Spot Cleaning Stains on Wood Floors

The Old House Web

This procedure includes guidance on removing dark spots, white marks, grease and oilstains, mold or mildew, and wax or chewing gum on wooden floors.

MATERIALS

NOTE: Chemical products are sometimes sold under a common name. This usually means that the substance is not as pure as the same chemical sold under its chemical name. The grade of purity of common name substances, however, is usually adequate for stain removal work, and these products should be purchased when available, as they tend to be less expensive.

Common names are indicated below by an asterisk (*).

A. Steel wool pads (Fine Grade 000)

B. Mineral spirits:

1. A petroleum distillate that is used especially as a paint or varnish thinner.

2. Other chemical or common names include Benzine* (not Benzene); Naphtha*; Petroleum spirits*; Solvent naphtha*.

3. Potential Hazards: TOXIC AND FLAMMABLE.

4. Safety Precautions:

a. AVOID REPEATED OR PROLONGED SKIN CONTACT.

b. ALWAYS wear rubber gloves when handling mineral spirits.

c. If any chemical is splashed onto the skin, wash immediately with soap and water.

5. Available from construction specialties distributor, hardware store, paint store, or printer's supply distributor.

C. Sealer

D. Solvent-based floor wax

E. Household vinegar:

1. Potential Hazards: CORROSIVE TO CONCRETE, STEEL, WOOD OR GLASS.

2. Available from grocery store or supermarket.

3. Vinegar contains about 4% acetic acid and may be suitable for some purposes requiring acetic acid.

F. Household bleach:

1. Other chemical or common names include Bleaching solution*; Laundry bleach*; Sodium Hypochlorite (NaOCl); Solution of chlorinated soda*.

2. Potential Hazards: CORROSIVE TO FLESH.

3. Available from chemical supply house, grocery store or supermarket, hardware store or janitorial supply distributor.

G. Oxalic acid (COOH)2 or (H2C2O4):

1. A poisonous strong acid that occurs in various plants as oxalates and is used especially as a bleaching or cleaning agent and in making dyes.

2. Other chemical or common names include Dibasic acid; Ethanedioic acid; Acid of sugar*.

3. Potential Hazards: TOXIC; CORROSIVE TO CONCRETE, STEEL, WOOD OR GLASS.

4. Available from chemical supply house, dry cleaning supply distributor, drugstore or pharmaceutical supply distributor, hardware store, or photographic supply distributor (not camera shop). (Often sold under a manufacturer's brand name; the chemical name may appear on the label.)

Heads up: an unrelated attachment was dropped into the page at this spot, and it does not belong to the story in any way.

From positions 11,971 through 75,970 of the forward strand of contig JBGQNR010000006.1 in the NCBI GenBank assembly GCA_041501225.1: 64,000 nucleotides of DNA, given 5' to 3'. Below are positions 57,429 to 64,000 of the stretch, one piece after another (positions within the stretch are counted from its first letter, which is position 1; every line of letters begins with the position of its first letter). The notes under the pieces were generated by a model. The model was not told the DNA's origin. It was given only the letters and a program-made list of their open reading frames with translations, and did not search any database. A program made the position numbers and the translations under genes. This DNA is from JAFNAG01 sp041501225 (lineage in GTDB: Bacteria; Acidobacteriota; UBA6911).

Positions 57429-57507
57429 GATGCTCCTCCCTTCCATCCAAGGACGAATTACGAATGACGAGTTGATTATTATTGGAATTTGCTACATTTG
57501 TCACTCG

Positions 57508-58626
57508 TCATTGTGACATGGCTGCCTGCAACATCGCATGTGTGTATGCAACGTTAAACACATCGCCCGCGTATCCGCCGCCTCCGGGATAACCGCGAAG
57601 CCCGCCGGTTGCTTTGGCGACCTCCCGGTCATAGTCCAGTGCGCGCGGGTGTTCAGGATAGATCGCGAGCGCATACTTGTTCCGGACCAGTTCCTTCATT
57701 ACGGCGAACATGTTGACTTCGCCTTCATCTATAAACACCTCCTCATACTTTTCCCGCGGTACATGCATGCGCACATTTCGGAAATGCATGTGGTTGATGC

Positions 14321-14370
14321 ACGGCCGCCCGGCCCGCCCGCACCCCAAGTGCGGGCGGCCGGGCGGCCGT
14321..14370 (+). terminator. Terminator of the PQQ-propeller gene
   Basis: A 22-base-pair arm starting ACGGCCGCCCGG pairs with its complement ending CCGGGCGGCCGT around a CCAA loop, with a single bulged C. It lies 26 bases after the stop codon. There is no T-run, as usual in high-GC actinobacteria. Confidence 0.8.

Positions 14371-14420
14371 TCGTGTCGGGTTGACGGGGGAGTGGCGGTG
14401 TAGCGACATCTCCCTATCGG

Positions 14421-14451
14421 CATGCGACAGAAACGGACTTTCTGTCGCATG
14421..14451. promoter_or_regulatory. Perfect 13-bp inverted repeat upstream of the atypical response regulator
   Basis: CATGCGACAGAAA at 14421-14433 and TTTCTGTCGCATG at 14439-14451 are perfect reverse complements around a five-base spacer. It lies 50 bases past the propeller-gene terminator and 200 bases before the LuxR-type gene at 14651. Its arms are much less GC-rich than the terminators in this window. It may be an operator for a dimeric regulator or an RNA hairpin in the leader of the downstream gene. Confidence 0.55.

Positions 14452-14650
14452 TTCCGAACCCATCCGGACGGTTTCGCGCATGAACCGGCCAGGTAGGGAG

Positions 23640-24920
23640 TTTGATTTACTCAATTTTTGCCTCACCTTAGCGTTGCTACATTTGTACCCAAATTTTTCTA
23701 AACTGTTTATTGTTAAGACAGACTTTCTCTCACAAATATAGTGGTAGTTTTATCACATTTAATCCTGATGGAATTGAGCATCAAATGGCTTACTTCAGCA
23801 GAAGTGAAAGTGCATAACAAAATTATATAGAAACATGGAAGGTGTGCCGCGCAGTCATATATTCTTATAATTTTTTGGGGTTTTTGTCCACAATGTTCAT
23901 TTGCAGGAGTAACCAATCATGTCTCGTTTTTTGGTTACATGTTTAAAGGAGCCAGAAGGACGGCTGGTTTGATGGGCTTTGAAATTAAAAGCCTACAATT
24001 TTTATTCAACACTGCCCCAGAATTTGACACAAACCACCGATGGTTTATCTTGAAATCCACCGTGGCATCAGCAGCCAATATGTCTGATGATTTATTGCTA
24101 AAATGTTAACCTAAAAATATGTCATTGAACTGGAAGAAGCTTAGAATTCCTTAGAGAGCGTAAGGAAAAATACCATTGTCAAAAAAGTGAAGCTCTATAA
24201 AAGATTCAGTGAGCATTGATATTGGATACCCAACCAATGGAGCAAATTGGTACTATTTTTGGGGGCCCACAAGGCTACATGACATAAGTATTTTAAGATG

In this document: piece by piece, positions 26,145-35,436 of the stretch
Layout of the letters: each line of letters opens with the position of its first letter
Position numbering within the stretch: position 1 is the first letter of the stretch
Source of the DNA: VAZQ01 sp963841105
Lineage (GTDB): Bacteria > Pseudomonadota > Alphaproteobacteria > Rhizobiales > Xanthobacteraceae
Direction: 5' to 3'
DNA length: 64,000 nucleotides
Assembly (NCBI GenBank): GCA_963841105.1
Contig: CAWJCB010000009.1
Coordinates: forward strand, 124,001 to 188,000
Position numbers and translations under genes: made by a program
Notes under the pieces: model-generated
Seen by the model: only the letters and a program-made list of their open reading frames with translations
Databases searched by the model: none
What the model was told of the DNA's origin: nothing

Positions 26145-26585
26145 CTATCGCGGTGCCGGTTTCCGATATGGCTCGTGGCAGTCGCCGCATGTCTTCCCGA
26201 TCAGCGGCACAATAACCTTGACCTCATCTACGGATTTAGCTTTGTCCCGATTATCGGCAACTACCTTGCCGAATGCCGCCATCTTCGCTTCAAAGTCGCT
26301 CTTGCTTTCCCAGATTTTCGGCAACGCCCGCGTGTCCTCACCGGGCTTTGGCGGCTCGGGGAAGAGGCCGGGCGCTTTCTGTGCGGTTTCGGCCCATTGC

H. Paper towels and clean, soft cotton cloths

I. Plastic bags

J. Ice cubes

K. Clean, potable water

EQUIPMENT

A. Industrial-sized floor buffer

B. Plastic spatula

PREPARATION

A. Protection:

1. Carefully read manufacturer s instructions for any chemical to be used for cleaning. Follow recommendations for safety and handling as well as application.

2. Be sure to provide adequate ventilation when using solvents.

B. Surface Preparation: ALWAYS test selected method of cleaning on a small area first before beginning the actual job.

ERECTION, INSTALLATION, APPLICATION

NOTE: USE CAUTION WHEN USING SCOURING POWDER AS IT CAN PERMANENTLY SCRATCH WOODFLOORS. DO NOT USE WATER-BASED CLEANING SOLUTIONS OR CLEANERS THAT REQUIRE RINSING WITHWATER. USE A SOLVENT OR SOLVENT-BASED CLEANING WAX.

A. For Dark Spots:

1. Rub area with steel wool and mineral spirits.

2. Then, wet a rag with household vinegar and apply to the stain. Allow to sit on dark spot for a few minutes.

3. Repeat this process if it seems to lighten the stain.

4. If the spot does not lighten, mix a 50/50 solution of household bleach and water and apply to the stain.

5. If the spot still does not lighten, then apply oxalic acid to the center of the spot. Avoid getting bleach on the surrounding wood. Several applications may be necessary.

6. When the spot has disappeared, neutralize the bleach with vinegar and allow to dry. Sand, stain and refinish to match the original color.

B. For White Water Marks:

1. White marks are usually a stain in the finish, not in the wood.

2. Rub the mark with very fine steel wool and apply paste wax.

C. For Grease and Oil Stains:

1. Blot stain with clean towels.

2. Saturate stain with dry cleaning fluid. Check appearance every few minutes.

D. For Mold or Mildew:

1. Wipe area with rag soaked in household bleach.

2. Provide adequate ventilation in future to eliminate damp, stagnant air conditions that can result in the growth of mold and mildew.

E. For Wax or Chewing Gum:

1. Put ice cubes in a plastic bag and place on top of the wax or chewing gum. Allow it to sit for a few minutes.

2. When the material has hardened, scrape it away with a plastic spatula and recoat the floor with floor polish.

ADJUSTING/CLEANING

A. Upon completion of stain removal, rinse the area thoroughly, and allow to dry. Repair any areas where finish has been removed.

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